I have thought an awful lot about building independence in my kids. I’ve written about it here and pondered the maturity changes here. But recently one of the Parenting Partners took it to a whole new level. One I never thought of before, but needed to.
She spoke about how our kids move through the world without the safety net of parents. Her first hurdle was public transportation with parents and most of the kids involved were 13-ish. We couldn’t expect them to turn 18 and suddenly just know how to read maps or figure out how to get out of a mix-up or a bad situation. We all shared the ways we learned–through problems–how to persevere in life.
Color me overwhelmed. And underprepared. And blindsided with just HOW old my kid was and how much I had not thought about.
This whole thing struck me at a time when I was already feeling the pressure of “only having 5 more years–at best”. It started with last year’s evaluation in Iowa–where the very experienced and well-respected evaluator noted that where she can generally spot an autism spectrum diagnosis within 3 minutes of meeting a new patient, with BigGuy–she did not. It wasn’t because he was borderline for a spectrum diagnosis. Two days of testing showed he was absolutely in the autism spectrum.
Thankfully, she already knew my problem: BigGuy looks neurotypical at first glance and people will expect him to function neurotypically when in fact, he cannot.
Suddenly, the years of therapies and interventions that brought him to this point meant I now had only five years until he was legally an adult to get him to function as much like a neurotypical adult as possible. When you have a quiet and reserved kid in the spectrum, the challenges and dangers are very different than when you have one that is loud, outgoing, and exhibitionist. Neither is able to handle some of the life and social situations that befall them; but the loud and outgoing exhibitionist is screaming to the world and inviting MORE of those situations into their lap. It’s very scary.
A year or so ago, another Parenting Partner exposed me to a book called “Life Skills Activities for Secondary Students with Special Needs“. I didn’t bother to buy it because 1) it was more expensive than it currently is; and 2) I didn’t feel it was very necessary. But my entire mindset on this has shifted. I bought it. There are 190 lessons in there. Here I thought we could go through it in the span of a year. No way. Not if I want to really do each one thoroughly. At least I have it to work from and am plotting it out now. There are six sections: Self-Awareness (including character and life choices), People Skills, Academic and School Skills, Practical Living Skills (including information skills, money, shopping and living arrangements), Vocational Skills and Problem-Solving Skills. Every lesson looks like a topic I want him to feel deeply; and even if the lessons in the book aren’t awesome–they are a jumping off point for me in working on that specific goal.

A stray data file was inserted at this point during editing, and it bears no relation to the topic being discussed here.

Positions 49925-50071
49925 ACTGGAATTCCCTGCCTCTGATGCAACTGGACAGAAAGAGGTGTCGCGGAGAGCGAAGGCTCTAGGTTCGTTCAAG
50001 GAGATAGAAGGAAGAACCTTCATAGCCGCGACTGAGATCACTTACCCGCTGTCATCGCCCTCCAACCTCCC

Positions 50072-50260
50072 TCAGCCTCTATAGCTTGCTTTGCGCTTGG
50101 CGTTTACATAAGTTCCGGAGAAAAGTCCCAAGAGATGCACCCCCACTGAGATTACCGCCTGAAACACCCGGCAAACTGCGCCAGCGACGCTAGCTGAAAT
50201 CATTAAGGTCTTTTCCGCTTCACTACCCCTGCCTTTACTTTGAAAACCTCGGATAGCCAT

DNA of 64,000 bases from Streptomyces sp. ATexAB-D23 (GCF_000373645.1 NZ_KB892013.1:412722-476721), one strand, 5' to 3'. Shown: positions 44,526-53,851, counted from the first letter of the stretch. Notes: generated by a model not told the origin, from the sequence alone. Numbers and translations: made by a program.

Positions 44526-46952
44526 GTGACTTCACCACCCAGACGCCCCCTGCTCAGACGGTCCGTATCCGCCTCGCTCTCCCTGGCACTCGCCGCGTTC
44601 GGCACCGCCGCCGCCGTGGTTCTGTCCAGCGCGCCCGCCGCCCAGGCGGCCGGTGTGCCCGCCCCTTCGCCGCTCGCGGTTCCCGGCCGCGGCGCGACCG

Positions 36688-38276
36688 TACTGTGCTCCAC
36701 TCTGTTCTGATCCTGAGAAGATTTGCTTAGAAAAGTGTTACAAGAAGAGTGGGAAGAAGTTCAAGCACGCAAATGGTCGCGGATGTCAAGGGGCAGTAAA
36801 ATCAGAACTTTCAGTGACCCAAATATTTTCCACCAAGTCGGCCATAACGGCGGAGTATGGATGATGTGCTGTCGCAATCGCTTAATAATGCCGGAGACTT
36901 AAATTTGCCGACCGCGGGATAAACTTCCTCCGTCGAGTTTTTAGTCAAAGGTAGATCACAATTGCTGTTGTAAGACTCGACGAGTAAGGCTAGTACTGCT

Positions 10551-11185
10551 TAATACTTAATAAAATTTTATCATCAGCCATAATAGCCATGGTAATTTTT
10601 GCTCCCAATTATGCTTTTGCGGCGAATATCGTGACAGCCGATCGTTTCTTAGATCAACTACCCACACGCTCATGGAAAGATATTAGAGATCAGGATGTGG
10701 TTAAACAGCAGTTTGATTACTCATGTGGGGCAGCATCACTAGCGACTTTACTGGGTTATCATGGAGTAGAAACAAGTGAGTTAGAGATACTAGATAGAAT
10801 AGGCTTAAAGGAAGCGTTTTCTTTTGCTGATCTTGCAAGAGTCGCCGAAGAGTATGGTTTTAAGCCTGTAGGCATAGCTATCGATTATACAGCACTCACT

There’s no question that I am so feeling these last few years being his last few years. I treasure every single snuggle. I am finding myself simultaneously falling apart personally for other adulting reasons and problems but more controlled in my behavior because I want to draw my kids closer rather than push them away. Every parent posting the pictures of their child on the first day of kindergarten next to the day they are graduating high school is just driving it home that the days may be long, but the years fly by. I am listening.
And I am tired. Really, really tired.
I am also eternally thankful that I am in this space. I have come as far as my guy. I have overcome as much as he has. I see the profound difference in my life that the years of therapies have made for me and I know that even if my BigGuy goes no further ahead–he knows who we are, he can articulate what he needs and his upsets, he laughs and he loves.
THESE. ARE. SO. HUGE.
I know–parents of neurotypical kids really don’t give these things a second thought. But I remember when we had none of these things. I remember when we didn’t know if he would ever be capable of those things. I remember having to consider who would care for him as an adult when Husbeau and I were gone if he outlived us. I remember the first time he actually looked at me. I remember the first time he noticed we were not in the room. I remember the first time he laid his head on my shoulder. I remember the two first instances where he made his needs known.
I will never. EVER. forget what it was like “before”. Not to mourn the tragedy but to remain grateful for overcoming it.
But we still have work to do…